Greg Hawkes - Niagara Falls [Passport Records PB 6022] (1983)

Released: 1983
Country: US
Label: Passport Records
Catalog: PB 6022
Genre: Electronic, Synth-Pop

Item# SR-PAPB6022
Ratings: C=VG+; LP=VG+

T R A C K L I S T:
01 Niagara Falls
02 Twenty-Seven Shirts
03 Ants In Your Pants
04 Llamas
05 The Missing Link
06 Block Party
07 Jet Lag
08 Beep Beep
09 Bee System
10 Voyage Into Space
11 Let There Be Lights

Niagara Falls
Greg Hawkes

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Album Review

Joe Viglione []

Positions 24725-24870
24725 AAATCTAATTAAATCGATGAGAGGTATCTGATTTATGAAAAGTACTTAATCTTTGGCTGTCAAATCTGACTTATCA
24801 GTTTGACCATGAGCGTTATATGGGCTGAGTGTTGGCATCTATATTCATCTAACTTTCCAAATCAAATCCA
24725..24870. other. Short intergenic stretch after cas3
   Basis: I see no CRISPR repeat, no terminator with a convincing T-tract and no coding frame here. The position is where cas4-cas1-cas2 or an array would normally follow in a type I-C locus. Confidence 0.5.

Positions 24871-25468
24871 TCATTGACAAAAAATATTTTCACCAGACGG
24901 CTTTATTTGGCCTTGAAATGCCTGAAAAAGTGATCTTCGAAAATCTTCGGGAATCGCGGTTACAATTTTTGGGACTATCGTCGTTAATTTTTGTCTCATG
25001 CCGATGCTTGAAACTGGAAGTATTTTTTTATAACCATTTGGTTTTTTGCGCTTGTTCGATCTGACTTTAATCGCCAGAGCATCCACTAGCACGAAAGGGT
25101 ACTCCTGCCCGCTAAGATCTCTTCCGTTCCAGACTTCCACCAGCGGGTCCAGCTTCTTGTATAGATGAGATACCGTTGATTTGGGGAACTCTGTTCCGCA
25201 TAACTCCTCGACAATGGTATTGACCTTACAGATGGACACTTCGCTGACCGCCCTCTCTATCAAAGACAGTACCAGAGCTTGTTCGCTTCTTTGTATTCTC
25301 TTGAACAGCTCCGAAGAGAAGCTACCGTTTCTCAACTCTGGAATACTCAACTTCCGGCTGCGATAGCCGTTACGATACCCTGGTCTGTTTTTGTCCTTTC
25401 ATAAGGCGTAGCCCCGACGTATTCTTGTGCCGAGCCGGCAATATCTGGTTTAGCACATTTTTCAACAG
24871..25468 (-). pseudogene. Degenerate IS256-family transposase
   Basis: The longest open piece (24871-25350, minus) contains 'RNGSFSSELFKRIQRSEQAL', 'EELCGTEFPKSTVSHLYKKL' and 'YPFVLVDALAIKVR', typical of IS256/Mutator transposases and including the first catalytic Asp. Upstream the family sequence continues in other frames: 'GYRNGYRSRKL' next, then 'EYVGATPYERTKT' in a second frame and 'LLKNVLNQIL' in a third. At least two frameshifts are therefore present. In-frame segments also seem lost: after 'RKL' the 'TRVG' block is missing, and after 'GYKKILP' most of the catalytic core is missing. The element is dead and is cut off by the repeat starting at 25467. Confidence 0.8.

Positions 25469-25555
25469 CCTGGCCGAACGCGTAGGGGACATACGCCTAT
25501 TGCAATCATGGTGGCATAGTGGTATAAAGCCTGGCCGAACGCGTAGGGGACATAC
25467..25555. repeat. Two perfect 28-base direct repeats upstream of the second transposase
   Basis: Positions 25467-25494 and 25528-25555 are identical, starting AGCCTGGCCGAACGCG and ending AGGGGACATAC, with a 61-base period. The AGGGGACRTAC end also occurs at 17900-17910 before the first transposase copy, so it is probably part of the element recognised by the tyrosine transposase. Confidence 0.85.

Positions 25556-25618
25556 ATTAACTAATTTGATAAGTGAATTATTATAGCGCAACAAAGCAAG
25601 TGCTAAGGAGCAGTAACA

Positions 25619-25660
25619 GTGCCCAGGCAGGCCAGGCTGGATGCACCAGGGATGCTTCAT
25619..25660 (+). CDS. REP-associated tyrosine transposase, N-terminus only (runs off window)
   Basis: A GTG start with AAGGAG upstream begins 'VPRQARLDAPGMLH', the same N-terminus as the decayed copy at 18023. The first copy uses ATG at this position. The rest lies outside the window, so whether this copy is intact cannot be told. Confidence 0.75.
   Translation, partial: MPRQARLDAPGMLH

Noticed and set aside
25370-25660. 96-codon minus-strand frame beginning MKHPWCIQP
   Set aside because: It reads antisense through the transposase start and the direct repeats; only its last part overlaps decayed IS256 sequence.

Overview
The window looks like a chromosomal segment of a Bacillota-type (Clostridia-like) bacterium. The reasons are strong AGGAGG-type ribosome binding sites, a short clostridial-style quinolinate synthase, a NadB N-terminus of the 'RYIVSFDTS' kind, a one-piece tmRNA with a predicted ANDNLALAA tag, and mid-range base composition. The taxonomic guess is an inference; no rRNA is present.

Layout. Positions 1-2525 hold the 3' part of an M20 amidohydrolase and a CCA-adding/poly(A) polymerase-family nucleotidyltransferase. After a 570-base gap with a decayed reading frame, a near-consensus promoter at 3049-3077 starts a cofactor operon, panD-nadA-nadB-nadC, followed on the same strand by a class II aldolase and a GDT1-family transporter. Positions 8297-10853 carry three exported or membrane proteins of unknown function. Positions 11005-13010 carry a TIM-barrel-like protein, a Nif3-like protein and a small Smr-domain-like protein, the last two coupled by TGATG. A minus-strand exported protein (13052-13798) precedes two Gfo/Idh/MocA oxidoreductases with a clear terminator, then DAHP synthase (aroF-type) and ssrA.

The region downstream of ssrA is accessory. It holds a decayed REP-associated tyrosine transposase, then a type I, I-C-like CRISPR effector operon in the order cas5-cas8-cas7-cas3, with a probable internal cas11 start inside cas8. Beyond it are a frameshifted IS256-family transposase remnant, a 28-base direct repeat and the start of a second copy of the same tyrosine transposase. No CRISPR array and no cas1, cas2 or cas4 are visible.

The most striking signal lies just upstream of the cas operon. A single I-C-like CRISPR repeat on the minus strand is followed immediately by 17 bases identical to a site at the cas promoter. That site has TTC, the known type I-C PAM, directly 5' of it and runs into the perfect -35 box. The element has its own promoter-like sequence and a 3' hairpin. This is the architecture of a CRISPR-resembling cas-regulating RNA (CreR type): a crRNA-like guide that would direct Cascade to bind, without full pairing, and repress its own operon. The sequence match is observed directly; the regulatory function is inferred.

Greg Hawkes titled his solo album after the bit in the Three Stooges television program, ''Niagra Falls, slowly I turn, step by step.'' A futuristic city on a computer grid in glowing white graces the cover, sort of like a scene from the film The Thirteenth Floor. This is a true solo album, most of the ambitious sounds being generated by Hawkes, with additional flutes on ''Voyage Into Space'' performed by Elaine Hawkes. His unique vision was one of the most important components of the Cars' success, and the mellow nuances of ''The Missing Link'' display those strengths apart from the full group. Where a Brian Eno approached his role in Roxy Music from the perspective of a ''non-musician,'' Greg Hawkes is a very gifted and focused player, whether it be adding saxophone to Martin Mull recordings or finding his keyboard creativity desired by acts as diverse as Letters to Cleo, producer/keyboardist Andy Mendelson, bandmates Ric Ocasek and Ben Orr from the Cars on their solo projects, or Sir Paul McCartney. Niagara Falls exhibits just why he's in demand, over ten tracks recorded at Syncro Sound, the official home base of the Cars in the 1980s, starting with the ambience of the title track. Bouncy space age sounds decorate the techno ''Jet Lag'', with Hawkes' sporadic vocals and cool guitar adding a nice touch and separating this from the other compositions. He also provides some vocals on ''Voyage Into Space,'' though this is primarily an instrumental record. It is as enjoyable as Roxy Music sax player Andy Mackay's In Search of Eddie Riff, both men utilizing their respective albums to entertain. ''Let There Be Lights'' is a ballad with eerie background sounds that would lend themselves well to a Star Trek episode. There's no ''Love Is Blue'' or ''Frankenstein'' instrumental ''hit,'' nor does that seem to be the intent, although if ''Let There Be Lights'' got into a movie soundtrack, maybe it could pull a Hugo Montenegro for the Cars' keyboard player. Hawkes has recorded similar material with videographer Jeff Hudson of the band Jeff & Jane. Those songs have accompanying videos and would be welcome additions to an expanded version of Niagara Falls on CD.